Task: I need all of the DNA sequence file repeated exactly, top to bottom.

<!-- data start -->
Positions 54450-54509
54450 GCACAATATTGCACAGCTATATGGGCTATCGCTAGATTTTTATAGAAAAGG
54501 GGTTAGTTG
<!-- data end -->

Positions 54450-54509
54450 GCACAATATTGCACAGCTATATGGGCTATCGCTAGATTTTTATAGAAAAGG
54501 GGTTAGTTG